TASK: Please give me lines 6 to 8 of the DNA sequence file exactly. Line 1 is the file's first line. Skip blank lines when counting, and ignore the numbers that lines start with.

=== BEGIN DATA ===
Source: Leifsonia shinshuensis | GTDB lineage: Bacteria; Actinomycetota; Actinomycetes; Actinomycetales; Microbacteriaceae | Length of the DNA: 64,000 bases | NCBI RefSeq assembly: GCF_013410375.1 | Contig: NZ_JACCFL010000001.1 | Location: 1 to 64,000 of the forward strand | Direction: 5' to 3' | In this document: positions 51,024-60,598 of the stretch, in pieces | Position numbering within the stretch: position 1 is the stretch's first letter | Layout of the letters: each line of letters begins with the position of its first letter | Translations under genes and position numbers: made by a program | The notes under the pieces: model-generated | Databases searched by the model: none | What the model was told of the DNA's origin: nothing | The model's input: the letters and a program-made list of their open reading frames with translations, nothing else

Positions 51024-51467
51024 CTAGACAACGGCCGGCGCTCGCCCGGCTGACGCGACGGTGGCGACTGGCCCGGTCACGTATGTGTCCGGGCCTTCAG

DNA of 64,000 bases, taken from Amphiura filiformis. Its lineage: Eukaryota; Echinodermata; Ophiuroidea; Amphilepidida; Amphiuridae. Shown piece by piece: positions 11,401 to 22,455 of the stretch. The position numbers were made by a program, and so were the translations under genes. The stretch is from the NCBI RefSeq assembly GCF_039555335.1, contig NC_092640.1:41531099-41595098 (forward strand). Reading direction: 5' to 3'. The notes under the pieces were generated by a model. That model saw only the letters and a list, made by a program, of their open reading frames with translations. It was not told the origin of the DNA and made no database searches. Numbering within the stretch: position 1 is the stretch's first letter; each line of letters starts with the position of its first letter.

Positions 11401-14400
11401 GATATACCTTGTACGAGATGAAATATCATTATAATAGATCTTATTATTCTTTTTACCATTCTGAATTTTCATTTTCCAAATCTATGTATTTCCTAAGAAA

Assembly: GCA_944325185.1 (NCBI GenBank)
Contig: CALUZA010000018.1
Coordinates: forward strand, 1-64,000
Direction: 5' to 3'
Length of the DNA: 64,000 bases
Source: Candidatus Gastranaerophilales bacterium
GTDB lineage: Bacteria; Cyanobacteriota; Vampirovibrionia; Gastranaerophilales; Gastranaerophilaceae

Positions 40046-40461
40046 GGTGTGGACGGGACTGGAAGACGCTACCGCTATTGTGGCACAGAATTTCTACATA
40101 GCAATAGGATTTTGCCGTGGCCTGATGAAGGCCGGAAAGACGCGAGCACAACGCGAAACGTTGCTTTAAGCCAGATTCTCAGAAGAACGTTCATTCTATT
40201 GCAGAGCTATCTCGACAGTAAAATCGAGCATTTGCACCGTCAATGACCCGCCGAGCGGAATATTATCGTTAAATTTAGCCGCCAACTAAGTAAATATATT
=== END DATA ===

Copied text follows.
11401 GATATACCTTGTACGAGATGAAATATCATTATAATAGATCTTATTATTCTTTTTACCATTCTGAATTTTCATTTTCCAAATCTATGTATTTCCTAAGAAA

Assembly: GCA_944325185.1 (NCBI GenBank)
Contig: CALUZA010000018.1